Type 2 diabetes is a condition which develops when the body doesn’t produce enough insulin to function properly or the body’s cells don’t react to insulin. Insulin is a hormone produced by the pancreas that allows the body to use sugar from carbohydrates and helps keep blood sugar levels from getting too high.
If blood sugar levels aren’t controlled properly and stay too high it can lead to a number of problems, including kidney failure, never damage, foot ulcers, heart disease and stroke.
But blood sugar can be controlled by some simple lifestyle changes, such as eating a healthy diet.
The NHS advises: “There’s nothing you cannot eat if you have type 2 diabetes, but you’ll have to limit certain foods.
“You should eat a wide range of foods – including fruit, vegetables and some starchy foods like pasta, keep sugar, fat and salt to a minimum, and eat breakfast, lunch and dinner every day – do not skip meals.”
When it comes to the first meal of the day, breakfast, one meal which could help keep blood sugar levels in check is kedgeree.
Kedgeree is a popular breakfast dish which typically consists of flaked fish, boiled rice, hard-boiled eggs and curry powder.
Diabetes UK recommends a recipe which includes fresh salmon and smoked paprika instead of smoked haddock which is high in salt – too much salt could increase a person’s diabetes risk.
Fatty fish like salmon is a great source of omega-3 fatty acids DHA and EPA.
Getting enough of these fats on a regular basis is important for diabetics who have an increased risk of heart disease and stroke.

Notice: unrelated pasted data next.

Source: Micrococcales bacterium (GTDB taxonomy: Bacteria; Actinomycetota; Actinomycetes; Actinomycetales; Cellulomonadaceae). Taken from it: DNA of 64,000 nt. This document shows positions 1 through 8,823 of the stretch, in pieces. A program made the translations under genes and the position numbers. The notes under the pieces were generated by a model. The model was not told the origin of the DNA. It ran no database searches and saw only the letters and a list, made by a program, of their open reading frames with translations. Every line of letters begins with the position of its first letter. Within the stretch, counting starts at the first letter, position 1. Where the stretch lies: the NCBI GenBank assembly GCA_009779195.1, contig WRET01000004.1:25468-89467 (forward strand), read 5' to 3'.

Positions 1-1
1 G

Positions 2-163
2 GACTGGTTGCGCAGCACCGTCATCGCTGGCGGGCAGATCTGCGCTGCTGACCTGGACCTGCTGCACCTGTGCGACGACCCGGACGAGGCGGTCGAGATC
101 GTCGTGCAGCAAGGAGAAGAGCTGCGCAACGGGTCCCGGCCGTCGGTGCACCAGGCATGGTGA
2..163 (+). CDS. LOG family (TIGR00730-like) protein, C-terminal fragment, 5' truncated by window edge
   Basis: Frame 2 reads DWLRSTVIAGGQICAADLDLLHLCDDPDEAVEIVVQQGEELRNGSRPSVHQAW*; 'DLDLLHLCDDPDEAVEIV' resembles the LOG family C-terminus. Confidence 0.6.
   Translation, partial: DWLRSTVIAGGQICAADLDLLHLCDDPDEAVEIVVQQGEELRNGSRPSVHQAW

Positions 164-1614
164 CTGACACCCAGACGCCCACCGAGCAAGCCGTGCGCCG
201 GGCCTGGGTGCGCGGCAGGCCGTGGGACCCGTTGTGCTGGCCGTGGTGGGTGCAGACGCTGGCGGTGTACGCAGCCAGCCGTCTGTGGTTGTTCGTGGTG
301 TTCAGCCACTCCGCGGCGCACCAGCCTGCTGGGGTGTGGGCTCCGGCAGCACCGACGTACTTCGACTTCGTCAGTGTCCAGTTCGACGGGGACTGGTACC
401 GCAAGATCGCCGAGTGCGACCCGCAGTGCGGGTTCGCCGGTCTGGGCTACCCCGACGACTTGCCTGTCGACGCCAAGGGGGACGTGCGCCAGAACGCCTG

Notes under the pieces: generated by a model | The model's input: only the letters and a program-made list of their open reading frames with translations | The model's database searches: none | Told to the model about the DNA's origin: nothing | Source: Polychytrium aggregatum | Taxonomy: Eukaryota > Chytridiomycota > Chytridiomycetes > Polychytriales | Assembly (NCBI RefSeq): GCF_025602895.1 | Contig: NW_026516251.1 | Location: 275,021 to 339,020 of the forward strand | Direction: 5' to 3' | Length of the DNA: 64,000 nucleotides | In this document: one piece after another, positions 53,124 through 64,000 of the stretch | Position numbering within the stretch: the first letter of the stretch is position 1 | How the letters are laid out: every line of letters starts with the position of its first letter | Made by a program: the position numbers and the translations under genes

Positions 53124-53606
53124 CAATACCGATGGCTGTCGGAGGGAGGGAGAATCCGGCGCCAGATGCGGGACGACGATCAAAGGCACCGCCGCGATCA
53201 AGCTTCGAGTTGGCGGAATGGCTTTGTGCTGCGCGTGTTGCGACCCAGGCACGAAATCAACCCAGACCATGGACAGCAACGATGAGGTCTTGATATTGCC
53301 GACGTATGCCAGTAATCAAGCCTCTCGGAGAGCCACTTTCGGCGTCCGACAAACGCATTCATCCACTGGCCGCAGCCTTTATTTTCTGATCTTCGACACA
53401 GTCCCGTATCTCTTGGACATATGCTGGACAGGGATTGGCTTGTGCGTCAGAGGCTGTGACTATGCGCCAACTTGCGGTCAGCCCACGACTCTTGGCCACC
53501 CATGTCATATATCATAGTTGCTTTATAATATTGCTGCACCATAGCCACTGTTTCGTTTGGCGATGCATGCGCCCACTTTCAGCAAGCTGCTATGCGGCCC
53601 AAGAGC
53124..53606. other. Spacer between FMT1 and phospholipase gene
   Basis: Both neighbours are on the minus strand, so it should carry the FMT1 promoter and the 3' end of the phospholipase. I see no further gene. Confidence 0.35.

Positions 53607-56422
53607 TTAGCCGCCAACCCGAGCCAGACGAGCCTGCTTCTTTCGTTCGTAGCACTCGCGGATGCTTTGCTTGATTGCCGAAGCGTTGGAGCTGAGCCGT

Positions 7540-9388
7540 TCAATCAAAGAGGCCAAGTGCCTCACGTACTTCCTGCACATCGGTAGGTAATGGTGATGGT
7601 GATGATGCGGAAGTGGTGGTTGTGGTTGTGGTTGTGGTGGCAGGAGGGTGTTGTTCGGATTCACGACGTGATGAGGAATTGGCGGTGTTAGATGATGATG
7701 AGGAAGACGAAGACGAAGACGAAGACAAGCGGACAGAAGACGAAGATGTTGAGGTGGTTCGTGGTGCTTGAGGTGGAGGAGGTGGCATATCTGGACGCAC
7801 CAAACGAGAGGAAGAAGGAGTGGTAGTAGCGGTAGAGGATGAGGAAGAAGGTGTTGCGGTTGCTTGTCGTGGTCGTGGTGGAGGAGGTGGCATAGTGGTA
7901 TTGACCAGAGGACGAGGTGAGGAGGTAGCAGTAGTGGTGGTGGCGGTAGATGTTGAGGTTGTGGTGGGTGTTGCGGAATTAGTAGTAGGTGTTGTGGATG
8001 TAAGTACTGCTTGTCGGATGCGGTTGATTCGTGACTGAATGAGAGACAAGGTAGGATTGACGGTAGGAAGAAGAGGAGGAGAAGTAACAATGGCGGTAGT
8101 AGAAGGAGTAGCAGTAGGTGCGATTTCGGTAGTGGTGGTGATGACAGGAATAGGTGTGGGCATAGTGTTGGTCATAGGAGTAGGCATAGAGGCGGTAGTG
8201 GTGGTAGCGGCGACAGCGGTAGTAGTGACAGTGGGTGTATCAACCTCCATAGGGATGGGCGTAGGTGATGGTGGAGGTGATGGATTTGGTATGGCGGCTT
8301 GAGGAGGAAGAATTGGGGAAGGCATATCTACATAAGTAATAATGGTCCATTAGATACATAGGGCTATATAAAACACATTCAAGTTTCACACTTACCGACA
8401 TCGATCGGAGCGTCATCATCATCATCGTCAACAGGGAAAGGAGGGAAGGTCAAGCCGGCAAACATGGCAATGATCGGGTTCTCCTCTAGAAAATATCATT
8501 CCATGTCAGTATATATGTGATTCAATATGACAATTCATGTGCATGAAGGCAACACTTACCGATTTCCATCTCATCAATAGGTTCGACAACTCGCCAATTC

The capsaicin in paprika may help manage diabetes because it my influence genes involved in blood sugar control and inhibit enzymes that break down sugar in the body.
It may also improve insulin sensitivity.
A four-week study involving 42 pregnant women with diabetes, taking a daily 5mg capsaicin supplement significantly decreased post-meal blood sugar levels compared with a placebo.
Eggs have also been shown to have a positive impact on blood sugar levels.
A study from 2018 suggested that regularly eating eggs could improve fasting blood glucose in people with pre diabetes or type 2 diabetes.
The researchers in this study suggested eating one egg per day could reduce a person’s risk of diabetes.
White rice can have a negative impact on blood sugar levels, so other types of rice should be considered.
A study in the British Medical Journal found people who eat high levels of white rice may have an increased risk of developing type 2 diabetes.
This is because short-grain white rice has a high GI (glycemic index) – a measure of how quickly food raises blood sugar levels.
Basmati, brown and wild rice have GI scores in the moderate range so are considered better options.
Alongside eating a healthy diet, being active is recommended.
The NHS says: “Physical exercise helps lower your blood sugar level. You should aim for 2.5 hours of activity a week.
“You can be active anywhere as long as what you’re doing gets you out of breath. This could be fast walking, climbing stairs and doing more strenuous housework or gardening.”
Losing weight if you’re overweight will also make it easier for your body to lower blood sugar.
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